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When the Small Builder Passed the Biggest

Published February 27, 2024 by
Joe Kannapell
Joe Kannapell

The story of how Jim Price, selling homes one-at-a-time, passed William Levitt, who sold one thousand in two days, contains a lesson for today. Although Price is not a name known to many while Levitt’s will be forever associated with his Levittowns, both pioneered production lines that cranked out low-cost homes.

Price, Levitt, and another New Yorker, Fred Trump, survived the lean war years by building government housing. Then, after the War, they all turned their attention to housing for the returning veterans. Levitt built sprawling suburban tracts, Trump built urban high rises, and Price built 750 sq. ft. ranch houses.

The huge scale of Levitt’s projects enabled him to subdivide the task of building a house into a 26-step process, using highly specialized work crews, presaging the practice of subcontracting. His crews pre-cut lumber and put together plumbing fixtures offsite in a massive building supply yard, but did all the assembly onsite, gradually scaling up his production from three to seven houses per day in the suburbs of New York City. Yet, he wasn’t nearly as successful scaling his production downward for smaller markets.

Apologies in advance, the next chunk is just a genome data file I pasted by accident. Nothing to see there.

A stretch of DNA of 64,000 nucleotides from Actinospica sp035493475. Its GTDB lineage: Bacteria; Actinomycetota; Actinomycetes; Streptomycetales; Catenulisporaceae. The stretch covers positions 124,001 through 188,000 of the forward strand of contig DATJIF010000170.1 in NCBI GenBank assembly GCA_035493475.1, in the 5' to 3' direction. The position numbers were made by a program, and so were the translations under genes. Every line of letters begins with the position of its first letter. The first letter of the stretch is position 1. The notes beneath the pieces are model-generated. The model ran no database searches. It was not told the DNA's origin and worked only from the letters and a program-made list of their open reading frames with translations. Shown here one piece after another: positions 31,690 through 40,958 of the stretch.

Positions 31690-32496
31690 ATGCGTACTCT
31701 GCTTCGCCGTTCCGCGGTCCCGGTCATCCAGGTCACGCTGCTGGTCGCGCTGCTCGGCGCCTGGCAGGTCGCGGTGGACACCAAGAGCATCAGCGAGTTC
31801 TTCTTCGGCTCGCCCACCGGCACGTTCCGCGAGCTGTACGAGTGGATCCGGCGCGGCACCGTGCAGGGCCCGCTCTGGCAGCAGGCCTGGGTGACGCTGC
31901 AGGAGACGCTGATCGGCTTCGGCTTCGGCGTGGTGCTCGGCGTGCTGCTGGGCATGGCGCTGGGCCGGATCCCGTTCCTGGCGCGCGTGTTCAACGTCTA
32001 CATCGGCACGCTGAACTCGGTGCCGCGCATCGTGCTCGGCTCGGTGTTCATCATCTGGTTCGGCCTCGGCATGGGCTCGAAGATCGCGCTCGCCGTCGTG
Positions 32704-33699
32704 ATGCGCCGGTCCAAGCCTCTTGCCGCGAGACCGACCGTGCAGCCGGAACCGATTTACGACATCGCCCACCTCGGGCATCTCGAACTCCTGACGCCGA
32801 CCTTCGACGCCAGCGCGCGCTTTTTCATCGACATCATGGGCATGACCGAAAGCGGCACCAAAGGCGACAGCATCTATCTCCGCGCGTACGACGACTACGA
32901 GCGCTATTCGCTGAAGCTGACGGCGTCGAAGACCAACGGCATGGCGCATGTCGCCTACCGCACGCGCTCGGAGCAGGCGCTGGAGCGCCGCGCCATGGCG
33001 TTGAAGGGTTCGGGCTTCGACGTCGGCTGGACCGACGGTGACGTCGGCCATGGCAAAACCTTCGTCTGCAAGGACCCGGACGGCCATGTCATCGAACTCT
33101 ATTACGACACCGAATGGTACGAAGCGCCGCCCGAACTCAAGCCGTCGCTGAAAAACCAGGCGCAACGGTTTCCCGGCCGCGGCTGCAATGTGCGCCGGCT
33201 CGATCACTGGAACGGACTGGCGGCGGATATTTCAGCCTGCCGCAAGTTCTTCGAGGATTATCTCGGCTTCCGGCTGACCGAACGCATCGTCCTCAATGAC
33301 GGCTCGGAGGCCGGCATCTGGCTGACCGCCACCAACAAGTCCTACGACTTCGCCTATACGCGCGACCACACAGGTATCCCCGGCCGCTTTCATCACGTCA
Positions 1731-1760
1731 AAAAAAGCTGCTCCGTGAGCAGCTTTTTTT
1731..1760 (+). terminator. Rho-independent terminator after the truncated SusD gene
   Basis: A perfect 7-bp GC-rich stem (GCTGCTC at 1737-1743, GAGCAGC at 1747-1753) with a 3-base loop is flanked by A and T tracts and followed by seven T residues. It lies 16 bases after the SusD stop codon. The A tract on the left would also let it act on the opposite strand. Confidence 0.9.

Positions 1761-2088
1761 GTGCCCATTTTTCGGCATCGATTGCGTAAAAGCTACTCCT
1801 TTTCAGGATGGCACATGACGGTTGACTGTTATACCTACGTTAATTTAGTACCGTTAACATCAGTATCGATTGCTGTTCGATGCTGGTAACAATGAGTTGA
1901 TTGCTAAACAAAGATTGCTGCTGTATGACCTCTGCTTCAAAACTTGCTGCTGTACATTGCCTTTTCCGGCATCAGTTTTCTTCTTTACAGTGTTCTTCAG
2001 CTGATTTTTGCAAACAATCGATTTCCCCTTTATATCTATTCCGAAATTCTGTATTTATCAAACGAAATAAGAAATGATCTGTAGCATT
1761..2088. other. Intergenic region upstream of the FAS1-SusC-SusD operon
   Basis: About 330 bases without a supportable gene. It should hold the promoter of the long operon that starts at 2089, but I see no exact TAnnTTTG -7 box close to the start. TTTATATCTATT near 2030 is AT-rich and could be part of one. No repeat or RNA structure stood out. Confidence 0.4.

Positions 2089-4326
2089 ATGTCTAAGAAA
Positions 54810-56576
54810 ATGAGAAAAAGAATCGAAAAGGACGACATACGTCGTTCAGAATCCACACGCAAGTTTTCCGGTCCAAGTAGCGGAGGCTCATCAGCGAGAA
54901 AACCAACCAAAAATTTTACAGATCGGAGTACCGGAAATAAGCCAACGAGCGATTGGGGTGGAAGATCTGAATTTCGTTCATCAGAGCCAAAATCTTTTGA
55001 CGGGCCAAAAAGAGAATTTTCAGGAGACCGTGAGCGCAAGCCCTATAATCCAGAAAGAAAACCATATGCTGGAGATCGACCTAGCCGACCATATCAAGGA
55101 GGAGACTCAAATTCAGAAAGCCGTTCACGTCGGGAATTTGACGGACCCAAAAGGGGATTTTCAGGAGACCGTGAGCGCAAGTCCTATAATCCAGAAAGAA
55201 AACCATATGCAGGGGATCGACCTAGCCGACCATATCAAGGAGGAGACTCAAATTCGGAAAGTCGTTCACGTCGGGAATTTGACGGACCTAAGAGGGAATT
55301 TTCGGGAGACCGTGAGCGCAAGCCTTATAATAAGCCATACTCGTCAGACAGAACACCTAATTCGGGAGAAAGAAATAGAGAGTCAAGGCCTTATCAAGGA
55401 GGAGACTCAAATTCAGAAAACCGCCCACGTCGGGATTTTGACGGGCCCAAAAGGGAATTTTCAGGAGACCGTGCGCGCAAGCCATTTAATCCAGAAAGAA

Contrarily, Jim Price was a pioneer in prefabricating parts of homes offsite and assembling them onsite. Because he began in rural Indiana, he had to master the process of packaging and shipping his houses long distances. He grew by acquiring prefabricators serving major population centers and proved the scalability of his process. He became the largest homebuilder in 1960, producing 45,000 units, and turned out a total of 500,000 units by the early 1970s.

While neither builder survived beyond the 1980s, only Price’s technology has survived, and, in fact, is alive and well in an increasing number of integrated homebuilders and component manufacturers. NVR is by far the best homebuilder practitioner, followed by Toll Brothers in select markets, and Pulte with renewed efforts. Among component manufacturers, Builders FirstSource dominates the field with 160 operations.

For more on the story of Price and Levitt, be sure to check out my upcoming article in the March issue, Wall Panel Technology Prequel: Birth of the Component Industry.